[This article was first published on sgcarmart.com]
A bevy of luxury and safety features makes the Kia Carnival a very practical vehicle for the family, even if it has massive proportions.
With so many family-oriented car shoppers moving away from the tired and old MPV bodystyle for the trending and robust image of a large SUV, Kia has had to completely rethink its approach to the famous 'Carnival' nameplate, endowing its people mover with much needed beefy looks and a whole new 'Grand Utility Vehicle' cachet.
But does the new car deserve its new branding?
Well, from the outside things are looking good. The car certainly has all the size and pompousness to justify its regal branding.
At 5,155mm long, the Kia Carnival may just be a little shy off the total length of the undoubtedly grand Mercedes-Benz S-Class we recently tested, but easily has the luxury limo beaten when it comes to width and height.
And it's not just sheer mass that the Kia Carnival has to offer. It's quite the looker as well. Those chunky 19-inch rims, silver roof rails, and skid plates at the front and rear all give credit to that SUV-inspired cachet.
The power bulges on the bonnet as well as the elaborate 'tiger nose' grille, meanwhile, are nice touches that hint at the car's newfound strength just lurking underneath. But more on that later.
With the Kia Carnival claiming to draw from the best of SUVs and MPVs, you'd of course expect it to be one helluva practical car. And even here it manages to exceed expectations.
Those outlandish exterior proportions translate into generous space in the cabin for all first and second-row passengers. And even those at the rear-most bench will still find enough legroom and decent headroom for longer journeys, something that many seven-seat SUVs fail to offer.
Look even further back and you'll find a cavernous recess in the floor of the car for luggage, (it's where the third-row of seats fold into when stored away) so you get a very practical 627-litre worth of boot space even with all seats upright.
And once again, it isn't just sheer mass that is on offer here in the cabin. There are plenty of luxury features throughout as well. Opt for this seven-seater variant of the Carnival and all first and second-row passengers will get heated and ventilated electronically adjustable seats.
Those in the second row also get treated to lounge-style seats with a leg rest that is, again, electronically adjusted. And on top of that, there are two sunroofs that further lighten the already airy interior.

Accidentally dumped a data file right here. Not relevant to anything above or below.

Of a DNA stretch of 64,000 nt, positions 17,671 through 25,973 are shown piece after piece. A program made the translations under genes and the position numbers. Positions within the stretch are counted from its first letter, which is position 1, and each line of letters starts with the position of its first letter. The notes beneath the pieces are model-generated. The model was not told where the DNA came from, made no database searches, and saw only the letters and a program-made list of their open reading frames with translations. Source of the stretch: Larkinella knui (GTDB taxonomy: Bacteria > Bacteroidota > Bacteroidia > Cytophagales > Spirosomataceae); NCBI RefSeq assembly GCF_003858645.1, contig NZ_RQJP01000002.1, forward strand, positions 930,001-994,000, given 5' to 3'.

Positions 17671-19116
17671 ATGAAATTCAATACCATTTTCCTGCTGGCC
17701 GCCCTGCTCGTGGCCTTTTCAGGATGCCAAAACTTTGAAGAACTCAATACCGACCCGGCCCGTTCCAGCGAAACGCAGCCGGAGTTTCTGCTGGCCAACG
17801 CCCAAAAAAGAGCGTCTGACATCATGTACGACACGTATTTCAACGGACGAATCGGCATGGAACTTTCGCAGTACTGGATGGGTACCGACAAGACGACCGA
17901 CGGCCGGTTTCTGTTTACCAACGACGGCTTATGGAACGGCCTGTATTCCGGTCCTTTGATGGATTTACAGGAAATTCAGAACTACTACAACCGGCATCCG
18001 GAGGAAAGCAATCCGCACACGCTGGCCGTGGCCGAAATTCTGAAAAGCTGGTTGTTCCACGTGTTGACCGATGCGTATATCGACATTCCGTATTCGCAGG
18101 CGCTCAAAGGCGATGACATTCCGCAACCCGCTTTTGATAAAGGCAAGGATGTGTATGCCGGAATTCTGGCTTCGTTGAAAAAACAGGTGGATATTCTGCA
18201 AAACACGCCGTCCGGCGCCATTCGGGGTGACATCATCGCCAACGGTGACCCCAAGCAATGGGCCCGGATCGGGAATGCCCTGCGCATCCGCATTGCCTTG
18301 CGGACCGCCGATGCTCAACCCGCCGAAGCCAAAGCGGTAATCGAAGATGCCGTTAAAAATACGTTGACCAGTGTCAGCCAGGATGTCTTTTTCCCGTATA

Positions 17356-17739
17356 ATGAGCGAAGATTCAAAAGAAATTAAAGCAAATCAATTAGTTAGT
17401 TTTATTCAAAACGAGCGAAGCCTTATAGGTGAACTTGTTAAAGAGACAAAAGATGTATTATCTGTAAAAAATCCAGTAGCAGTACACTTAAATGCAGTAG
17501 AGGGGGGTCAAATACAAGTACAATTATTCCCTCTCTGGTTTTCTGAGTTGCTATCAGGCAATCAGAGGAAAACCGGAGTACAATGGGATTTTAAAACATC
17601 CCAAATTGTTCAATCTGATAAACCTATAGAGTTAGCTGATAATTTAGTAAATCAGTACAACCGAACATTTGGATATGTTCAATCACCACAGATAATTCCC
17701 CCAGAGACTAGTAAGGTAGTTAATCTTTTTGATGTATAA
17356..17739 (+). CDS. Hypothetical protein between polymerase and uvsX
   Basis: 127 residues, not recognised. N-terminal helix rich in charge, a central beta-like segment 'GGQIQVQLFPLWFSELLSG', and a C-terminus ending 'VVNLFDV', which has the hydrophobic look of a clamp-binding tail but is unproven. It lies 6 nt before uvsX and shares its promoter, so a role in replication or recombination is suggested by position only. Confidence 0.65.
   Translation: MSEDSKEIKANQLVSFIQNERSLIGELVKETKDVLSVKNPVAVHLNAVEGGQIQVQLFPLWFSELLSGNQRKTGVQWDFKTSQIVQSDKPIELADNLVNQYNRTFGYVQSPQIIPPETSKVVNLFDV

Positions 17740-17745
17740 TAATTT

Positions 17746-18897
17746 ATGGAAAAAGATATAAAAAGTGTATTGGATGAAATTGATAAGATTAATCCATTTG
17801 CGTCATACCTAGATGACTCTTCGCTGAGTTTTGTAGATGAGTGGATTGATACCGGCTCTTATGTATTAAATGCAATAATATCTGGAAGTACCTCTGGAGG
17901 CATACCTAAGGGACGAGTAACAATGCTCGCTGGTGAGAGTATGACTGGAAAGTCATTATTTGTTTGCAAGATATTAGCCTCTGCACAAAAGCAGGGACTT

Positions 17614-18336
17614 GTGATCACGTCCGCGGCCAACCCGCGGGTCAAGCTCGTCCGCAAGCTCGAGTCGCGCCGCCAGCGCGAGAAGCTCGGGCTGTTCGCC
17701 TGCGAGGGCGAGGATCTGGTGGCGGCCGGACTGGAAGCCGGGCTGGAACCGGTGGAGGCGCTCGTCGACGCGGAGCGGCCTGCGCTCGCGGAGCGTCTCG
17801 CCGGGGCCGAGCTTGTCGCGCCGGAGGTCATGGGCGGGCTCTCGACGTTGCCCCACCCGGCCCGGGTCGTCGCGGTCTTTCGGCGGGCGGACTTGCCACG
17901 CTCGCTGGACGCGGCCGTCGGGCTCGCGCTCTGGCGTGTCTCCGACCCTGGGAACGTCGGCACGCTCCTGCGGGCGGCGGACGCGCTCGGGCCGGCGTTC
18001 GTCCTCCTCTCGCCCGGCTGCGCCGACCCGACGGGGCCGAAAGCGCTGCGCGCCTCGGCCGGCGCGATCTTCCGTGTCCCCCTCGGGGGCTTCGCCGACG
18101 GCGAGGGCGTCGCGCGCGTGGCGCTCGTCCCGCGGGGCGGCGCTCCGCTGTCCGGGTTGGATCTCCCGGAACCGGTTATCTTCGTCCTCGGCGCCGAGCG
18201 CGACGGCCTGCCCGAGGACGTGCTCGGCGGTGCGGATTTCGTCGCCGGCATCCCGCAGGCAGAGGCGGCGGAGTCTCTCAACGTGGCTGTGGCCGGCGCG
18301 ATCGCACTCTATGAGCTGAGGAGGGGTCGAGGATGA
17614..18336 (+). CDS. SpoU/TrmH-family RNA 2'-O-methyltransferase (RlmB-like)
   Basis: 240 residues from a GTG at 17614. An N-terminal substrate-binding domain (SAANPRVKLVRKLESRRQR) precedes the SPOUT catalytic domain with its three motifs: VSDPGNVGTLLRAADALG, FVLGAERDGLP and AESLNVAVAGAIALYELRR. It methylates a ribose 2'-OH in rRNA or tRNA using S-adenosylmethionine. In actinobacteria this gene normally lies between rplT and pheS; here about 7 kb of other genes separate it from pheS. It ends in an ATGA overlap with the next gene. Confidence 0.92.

At the front, the dashboard of the Kia Carnival is a varied mix of different surfaces, but the button and switchgear layout is sensible and intuitive. And the same can be said of the infotainment system, accessed through a sizable 12.3-inch touchscreen.
You get two analog dials and Kia's 4.2-inch LCD supervision cluster in the instrument panel, however, instead of the 12.3-inch fully digital instrument cluster found in the Kia Sorento. You'll also be missing out on that awesome Blind Spot View Monitor system.
Thankfully, the 360-degree parking camera system offers up a high-resolution image and a variety of views to aid positioning this behemoth into tight spaces.
MPVs may have a reputation for offering an uninspired driving experience but this Kia Carnival is anything but.
Kia states the Carnival has received a host of handling improvements, ranging from a new suspension geometry at the front, to elongated lower suspension arms and a revised spring layout at the rear, and the net result is a car that not only rides comfortably over pitted surfaces, but also offers decent control of body movement should you show it a set of fast corners.
Power delivery from that 2.2-litre turbocharged diesel engine that is shared with the Sorento is also creamy smooth. In the Carnival, however, said engine is mated to an eight-speed automatic, which has eradicated that awful transmission whine that the dual-clutch system in the Sorento produced.
And if you're not a fan of diesel clatter, you'll be glad to note that insulation in the cabin of the Kia Carnival is excellent. Road noise is well suppressed, and you're separated from any engine vibrations thanks to newly developed liquid-filled engine bushes.
All these of course make the Kia Carnival an excellent vehicle to be driven in when you're covering plenty of highway miles.
But even if you're the one behind the wheel, 440Nm of torque from 1,750Nm, a tall seating position, as well as a well-calibrated adaptive cruise control and Lane Following Assist system mean you'll still get to cover long distances with minimal effort.
The whole carnival
At $209,999 for this seven-seater variant, shoppers here looking for a large MPV will most likely be cross-shopping the Kia Carnival against the recently launched and slightly smaller Honda Odyssey (available at $186,999 for the seven-seater), or the Toyota Vellfire (available at a far more commanding $242,888, all prices as of 26 May 2021).
But given the Carnival's wide breath of ability, I think those looking for something practical enough for an entire touring circus can do little wrong with Kia's new Grand Utility Vehicle. It truly deserves to be in a class of its own.
[Source article: sgcarmart.com/news/review.php?AID=1775]